Management Science has a cool (at least I think so) paper on Cross-Function and Same-Function Alliances: How Does Alliance Structure Affect the Behavior of Partnering Firms:
Firms collaborate to develop and deliver new products. These collaborations vary in terms of the similarity of the competencies that partnering firms bring to the alliance. In same-function alliances, partnering firms have similar competencies, whereas in cross-function alliances, partners have very different competencies.
This is very important in co-development. If a company in consumer electronics is co-designing a new device with a PCB manufacturer, the alliance is likely to be same-functional. Good news is that alliance between firms with similar competencies seem to work well (with caveats – see below).
On examining managers’ view of these alliances, we find that, on average, same-function alliances are expected to perform better than cross-function alliances, holding fixed the level of inputs.
However, if the same consumer electronics firm wanted to work with a new company on wireless power, a brand new technology, the alliance might be cross-functional. Many R&D managers are apprehensive of collaboration with dissimilar firms. The paper uses game theory to come up with a very interesting finding that cross-functional collaboration leads to increased investments:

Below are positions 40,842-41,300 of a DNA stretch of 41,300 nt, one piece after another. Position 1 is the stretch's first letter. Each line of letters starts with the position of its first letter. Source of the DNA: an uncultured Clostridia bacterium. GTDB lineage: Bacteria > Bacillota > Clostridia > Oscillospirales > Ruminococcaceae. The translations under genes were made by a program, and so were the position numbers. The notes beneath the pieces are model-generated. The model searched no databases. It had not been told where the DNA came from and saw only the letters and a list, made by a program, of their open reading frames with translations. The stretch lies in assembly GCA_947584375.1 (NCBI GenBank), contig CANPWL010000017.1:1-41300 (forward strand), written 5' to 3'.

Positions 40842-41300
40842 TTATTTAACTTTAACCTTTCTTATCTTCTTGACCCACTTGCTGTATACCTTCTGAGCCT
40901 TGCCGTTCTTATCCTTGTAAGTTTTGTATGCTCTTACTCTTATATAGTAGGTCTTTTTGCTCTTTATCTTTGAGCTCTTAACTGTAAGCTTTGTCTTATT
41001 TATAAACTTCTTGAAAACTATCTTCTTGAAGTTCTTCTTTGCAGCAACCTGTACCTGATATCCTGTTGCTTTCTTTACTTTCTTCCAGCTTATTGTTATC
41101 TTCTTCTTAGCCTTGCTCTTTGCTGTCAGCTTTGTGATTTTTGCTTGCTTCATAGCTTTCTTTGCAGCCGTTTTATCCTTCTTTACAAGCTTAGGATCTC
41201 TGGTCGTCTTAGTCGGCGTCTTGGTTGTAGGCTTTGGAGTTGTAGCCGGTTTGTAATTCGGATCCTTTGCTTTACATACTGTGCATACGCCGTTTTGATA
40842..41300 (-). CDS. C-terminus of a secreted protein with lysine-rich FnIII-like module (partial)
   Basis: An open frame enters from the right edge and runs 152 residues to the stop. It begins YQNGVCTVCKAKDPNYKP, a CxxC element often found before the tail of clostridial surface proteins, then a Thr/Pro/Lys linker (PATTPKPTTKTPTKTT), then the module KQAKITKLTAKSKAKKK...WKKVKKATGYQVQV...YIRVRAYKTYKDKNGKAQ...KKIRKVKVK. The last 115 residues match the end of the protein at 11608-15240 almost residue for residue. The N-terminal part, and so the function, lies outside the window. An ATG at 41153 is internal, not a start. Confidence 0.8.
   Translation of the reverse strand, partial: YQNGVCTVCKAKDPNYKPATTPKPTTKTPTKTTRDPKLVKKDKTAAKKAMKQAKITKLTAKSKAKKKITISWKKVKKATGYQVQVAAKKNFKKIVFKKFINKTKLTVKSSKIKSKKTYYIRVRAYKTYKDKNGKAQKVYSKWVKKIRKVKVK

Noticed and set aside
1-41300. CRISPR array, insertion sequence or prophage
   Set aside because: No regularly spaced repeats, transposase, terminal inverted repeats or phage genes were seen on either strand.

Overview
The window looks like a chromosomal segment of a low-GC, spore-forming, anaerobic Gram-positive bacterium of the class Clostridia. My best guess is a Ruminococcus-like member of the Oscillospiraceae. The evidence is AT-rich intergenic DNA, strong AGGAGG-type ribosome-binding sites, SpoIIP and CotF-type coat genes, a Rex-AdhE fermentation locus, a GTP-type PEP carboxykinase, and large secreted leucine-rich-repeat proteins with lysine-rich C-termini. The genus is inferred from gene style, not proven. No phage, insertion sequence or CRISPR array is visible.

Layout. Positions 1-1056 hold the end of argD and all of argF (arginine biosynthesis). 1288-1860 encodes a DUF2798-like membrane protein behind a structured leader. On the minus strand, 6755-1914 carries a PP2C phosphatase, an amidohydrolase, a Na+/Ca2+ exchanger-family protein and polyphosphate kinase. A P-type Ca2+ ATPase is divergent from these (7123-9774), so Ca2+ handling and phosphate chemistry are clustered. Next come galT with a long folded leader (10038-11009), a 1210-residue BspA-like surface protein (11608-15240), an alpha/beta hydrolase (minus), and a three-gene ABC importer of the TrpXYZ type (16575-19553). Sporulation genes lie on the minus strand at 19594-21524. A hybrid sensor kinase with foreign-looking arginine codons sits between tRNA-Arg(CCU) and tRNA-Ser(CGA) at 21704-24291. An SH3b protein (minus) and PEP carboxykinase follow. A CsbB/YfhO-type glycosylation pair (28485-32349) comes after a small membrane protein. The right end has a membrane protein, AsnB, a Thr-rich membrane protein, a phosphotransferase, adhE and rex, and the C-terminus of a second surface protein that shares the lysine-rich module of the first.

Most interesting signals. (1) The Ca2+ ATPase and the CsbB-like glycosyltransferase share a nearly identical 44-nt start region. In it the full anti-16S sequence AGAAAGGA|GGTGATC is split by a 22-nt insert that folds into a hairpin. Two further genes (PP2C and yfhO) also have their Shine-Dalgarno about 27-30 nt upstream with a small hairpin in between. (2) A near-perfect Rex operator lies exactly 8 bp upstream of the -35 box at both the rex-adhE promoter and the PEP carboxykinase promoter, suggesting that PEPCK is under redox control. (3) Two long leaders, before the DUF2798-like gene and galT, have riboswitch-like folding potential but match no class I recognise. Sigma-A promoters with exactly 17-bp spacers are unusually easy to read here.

partners in cross-function alliances may invest more in their alliances than those in same-function alliances.
And that multiple partners are not a problem in cross-functional collaboration, but they are if the firms collaborating have similar competencies. This is very important in Aerospace & Defense world as many government contracts do indeed have several same-functional parters:
It is also often believed that increasing the number of partnering firms is not conducive for collaborative effort. Our analysis shows that this belief is correct for same-function alliances, but not for cross-function alliances.
Finally, a somewhat straight forward learning – once the firms have learned from each other and become more similar in competency, they do stop investing the way they used to in the cross-functional stage:
We extend our model to consider alliances where firms have an opportunity to learn from their partners and later leverage this knowledge outside the scope of their alliance. Though such learning increases the resources committed by alliance partners in the learning phase, it decreases investment in the subsequent competition and also dampens the overall investment across the two stages.